There is relatively little time remaining until the European Union General Data Protection Regulation (GDPR) is introduced on 25 May 2018. However, if recent surveys are to be believed, many data protection specialists and the companies they work for, are not ready for the new rules.
The outcomes of a survey carried out by Cloud technology provider Calligo show that 69% of the 500 IT decision makers do not believe that their organisation is prepared for the changes. This could mean that many firms and small businesses end up having to pay a major fines, which can be as high as 4% of annual revenue or £20 million, whichever is higher. Worryingly, only 9% of those surveyed felt that that they were fully supported by compliance departments, in relation getting ready for the new GDPR legislation.
Only 43% of groups that took part in the survey had appointed a data protection officer (DPO). This is a vital stipulation of the GDPR for any company with more than 250 members of staff, and can result in massive fines if it is not adhered to.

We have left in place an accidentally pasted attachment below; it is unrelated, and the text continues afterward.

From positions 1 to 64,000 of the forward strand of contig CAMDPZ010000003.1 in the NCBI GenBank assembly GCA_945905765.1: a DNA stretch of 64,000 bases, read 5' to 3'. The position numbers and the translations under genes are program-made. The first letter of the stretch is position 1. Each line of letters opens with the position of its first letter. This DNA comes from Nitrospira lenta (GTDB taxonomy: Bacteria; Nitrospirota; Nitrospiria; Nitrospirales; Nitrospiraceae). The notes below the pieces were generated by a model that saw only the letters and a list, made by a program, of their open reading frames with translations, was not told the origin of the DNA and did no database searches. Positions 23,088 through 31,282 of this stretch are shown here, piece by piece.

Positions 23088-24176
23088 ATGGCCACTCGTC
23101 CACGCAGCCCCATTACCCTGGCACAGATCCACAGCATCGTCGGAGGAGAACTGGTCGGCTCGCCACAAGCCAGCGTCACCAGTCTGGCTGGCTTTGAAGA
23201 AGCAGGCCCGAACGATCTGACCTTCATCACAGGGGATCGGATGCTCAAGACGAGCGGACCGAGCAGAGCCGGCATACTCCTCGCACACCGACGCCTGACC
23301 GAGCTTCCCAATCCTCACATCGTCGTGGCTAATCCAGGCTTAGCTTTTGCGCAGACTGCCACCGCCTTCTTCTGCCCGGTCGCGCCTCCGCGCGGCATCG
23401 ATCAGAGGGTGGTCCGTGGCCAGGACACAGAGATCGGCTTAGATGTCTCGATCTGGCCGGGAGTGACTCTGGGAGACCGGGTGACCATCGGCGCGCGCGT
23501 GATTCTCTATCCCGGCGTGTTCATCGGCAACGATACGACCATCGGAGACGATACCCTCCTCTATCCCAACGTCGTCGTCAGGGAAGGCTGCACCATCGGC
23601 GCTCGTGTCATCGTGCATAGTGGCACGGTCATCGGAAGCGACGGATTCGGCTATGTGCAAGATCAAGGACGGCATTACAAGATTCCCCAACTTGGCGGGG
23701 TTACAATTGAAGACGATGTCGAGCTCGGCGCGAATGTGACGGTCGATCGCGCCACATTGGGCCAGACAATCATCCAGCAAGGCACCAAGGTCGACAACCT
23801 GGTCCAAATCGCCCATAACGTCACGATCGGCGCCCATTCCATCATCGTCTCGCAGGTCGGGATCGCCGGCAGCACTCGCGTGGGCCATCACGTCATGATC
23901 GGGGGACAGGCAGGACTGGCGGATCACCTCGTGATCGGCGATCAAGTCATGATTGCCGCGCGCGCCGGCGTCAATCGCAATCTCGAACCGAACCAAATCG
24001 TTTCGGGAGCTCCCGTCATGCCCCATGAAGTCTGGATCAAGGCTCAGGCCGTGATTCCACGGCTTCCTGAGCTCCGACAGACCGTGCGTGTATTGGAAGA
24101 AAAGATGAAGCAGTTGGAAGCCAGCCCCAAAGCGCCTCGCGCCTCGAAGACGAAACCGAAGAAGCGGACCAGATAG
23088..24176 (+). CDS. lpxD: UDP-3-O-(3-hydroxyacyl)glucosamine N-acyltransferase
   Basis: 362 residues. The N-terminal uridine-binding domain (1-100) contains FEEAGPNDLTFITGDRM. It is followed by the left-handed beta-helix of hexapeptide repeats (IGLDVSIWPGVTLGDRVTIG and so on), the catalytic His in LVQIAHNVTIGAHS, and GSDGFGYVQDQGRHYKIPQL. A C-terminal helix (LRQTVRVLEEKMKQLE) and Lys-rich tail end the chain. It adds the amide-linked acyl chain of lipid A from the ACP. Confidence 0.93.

Small company owners may not feel that GDPR applies to them; but this is not the case. Even if you have less than 250 workers at your company, you still must comply if your processing impacts the rights and freedoms of people.
It should also be noted that the GDPR does not just apply to companies and groups that are located in Europe. If an organisation has staff based in Europe, or deals with data for people who reside in Europe, it must adhere with GDPR.
This compliance is obligatory if organisations wish to avoid administrative fines. According to the outcomes of surveys carried out by Calligo, many groups have much to do, in order to achieve this.